Top Ten Reasons to Love a Bad Boy

What is it about the bad boy? Every time one shows up on the page our hearts race and we just have to know more.  I don’t know about you, but it’s one of our favorite tropes to pick apart.  So let’s get to it!

1. It’s forbidden. Sometimes we want something because we’ve been told we can’t have it.  A little ill-advised curiosity can go a long way.

2. The mystery. What has he done that makes him so bad?  Who is he, really?  A good bad boy is like a puzzle you can’t resist trying to solve.

3. The angst. The buried past.  The secret pain. Whatever is behind those walls of his, we want to break them down to find out!

4. The trust. When the heroine (and reader) are finally let in on the bad boy’s secret, nothing feels more valuable than his trust, since it’s not freely given.

5. They’re usually alpha. Bad boys tend to be confident, self-reliant and dominant.  Combined with his mystique, he can’t help but catch the heroine’s eye.

6. The soft side. When the hero is a bad boy, his moments of sensitivity and concern are that much more powerful!

7. He’s fearless. This is usually a character who has been through hell and back – and would gladly do it all again for his heroine.

8. The risk. The stakes are often high for both the hero and the heroine – will he betray her?  Can she take the heat?  But a high risk can mean a high payoff and is that much more satisfying for the reader.

9. Deep connection. A well written bad boy, like an anti-hero, is usually a complicated character, but this can mean an even stronger shared connection between him and the heroine when that hard-won connection is finally made.

10. Redemption. The key part of a loveable bad boy is that he’s redeemable. He has to walk a long road to get there, but the best bad boys are always worth the journey and always come through for their heroine.

Can’t resist the bad boy either? Tell us why in the comments!


8 replies on “Top Ten Reasons to Love a Bad Boy”

Not my cup of tea, because they almost never work out in real life. I know the fantasy of fiction allows a person to indulge without danger, but I cannot suspend my disbelief for the Bad Boy romance. Besides the extreme risk of a broken heart, there’s also the extreme risk of raising a child alone, or at least without financial assistance.

Good-morning, editors! I am not sure it is the issue of ‘unable to resist a bad boy’ as much as wanting to know/understand what made him that way. Human nature defaults to the past every time, whether it is environment or heredity, or just events in that person’s life. All can make for a deeper POV, but the trick is learning just how much the reader wants to know. My characters are fully fleshed-out in my mind. The why’s and wherefores are all there, but I’ve been told I need to make my characters more ‘sympathetic’. So, I am attempting to add more of what is in my head to the story and try my best not to overload it with too much drama. Any hints on how to do that, and not add too much backstory, would be a great bog post from y’all. Thanks for everything you’re doing for us. 🙂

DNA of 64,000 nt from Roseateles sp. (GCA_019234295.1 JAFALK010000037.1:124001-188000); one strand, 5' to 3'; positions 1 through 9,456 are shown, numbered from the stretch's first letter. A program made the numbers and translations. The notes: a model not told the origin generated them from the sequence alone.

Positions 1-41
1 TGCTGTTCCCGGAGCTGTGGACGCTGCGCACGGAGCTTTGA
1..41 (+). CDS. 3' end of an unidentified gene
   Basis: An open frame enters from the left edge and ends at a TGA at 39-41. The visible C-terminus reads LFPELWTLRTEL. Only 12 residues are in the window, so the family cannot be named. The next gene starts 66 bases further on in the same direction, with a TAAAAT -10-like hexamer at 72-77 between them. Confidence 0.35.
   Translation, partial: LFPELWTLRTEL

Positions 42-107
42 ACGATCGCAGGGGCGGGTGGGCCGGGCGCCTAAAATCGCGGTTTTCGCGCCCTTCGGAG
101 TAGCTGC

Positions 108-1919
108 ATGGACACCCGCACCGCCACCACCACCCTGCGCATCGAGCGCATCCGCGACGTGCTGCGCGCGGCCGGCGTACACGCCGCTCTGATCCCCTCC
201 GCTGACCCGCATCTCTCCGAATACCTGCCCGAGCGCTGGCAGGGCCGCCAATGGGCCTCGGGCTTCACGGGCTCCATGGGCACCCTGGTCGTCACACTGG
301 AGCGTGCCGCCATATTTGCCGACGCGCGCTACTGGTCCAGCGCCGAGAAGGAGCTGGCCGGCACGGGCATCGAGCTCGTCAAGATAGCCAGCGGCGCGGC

Attraction depends on the individual bad boy. Too many, for me, are cardboard cut-outs. I’m not at all interested in the kind who pulled legs off spiders as a kid, but the right blend of a sympathetic backstory, empathetic actions, and a dose of devil-may-care can be very alluring. I think the key is that the character(s) have to have the ability to show empathy. All major characters have to evolve and change through the story, to acknowledge their past and emerge more self-aware by the end of the story. As your article says, redemption is key. You can’t start with a sociopath or psychopath and suddenly have them learn empathy. Now matter how great their epiphany, that’s not credible (or socially responsible). There has to be some evidence that the character is redeemable, then the story becomes about their growth, their self-awareness and, of course, in romantic fiction, that depends on a strong female lead.

I think it would make a great novel to reverse the roles, and give some of those bad-boy traits to the female lead, and have the hero be the one to bring out her better nature. Also, it’s important to show the change in behaviour (empathy and self-awareness) goes beyond romantic couple and extend that behaviour towards others, even if it’s a select few. Having someone’s good/kind behaviour hinge on a single person is not a healthy relationship.
As a side note, I’ll be watching Casablanca this weekend – redemption of a bad-boy against the backdrop of war and the greater good. Awesome movie.

Ha! I watched that movie so many times as a kid. I would cry every time at the airplane scene. Not sure how I’d feel if I watched it again after all these years. Kind of like how I cried at the original The Ghost & Mrs. Muir (Rex Harrison was the studly ghost). I still cry in the final scene where he comes to take her into the afterlife with him. I love tear-jerkers. Lol.

Yep, I thought Casablanca would be a great Friday night movie to watch with my kids. Watching a movie with so many layers is part of a modern classical education. 😉 It’s interesting that it was filmed in 1942, just after Pearl Harbor and 2 years before D-day. Context is everything.
I’ve only seen The Ghost and Mrs. Muir once, a long time ago.

I’ve always loved good bad boys. I’m thinking Danny from Grease, any of the guys from The Outsiders, Eddie from Eddie and the Cruisers, Patrick from 10 Things I hate about You, and many, many others. I also married a bad boy turned pastor. 😉

I’m currently in the middle of plotting a story and had a bit of a snag, but I think you helped me out.

Thanks for the inspiration.

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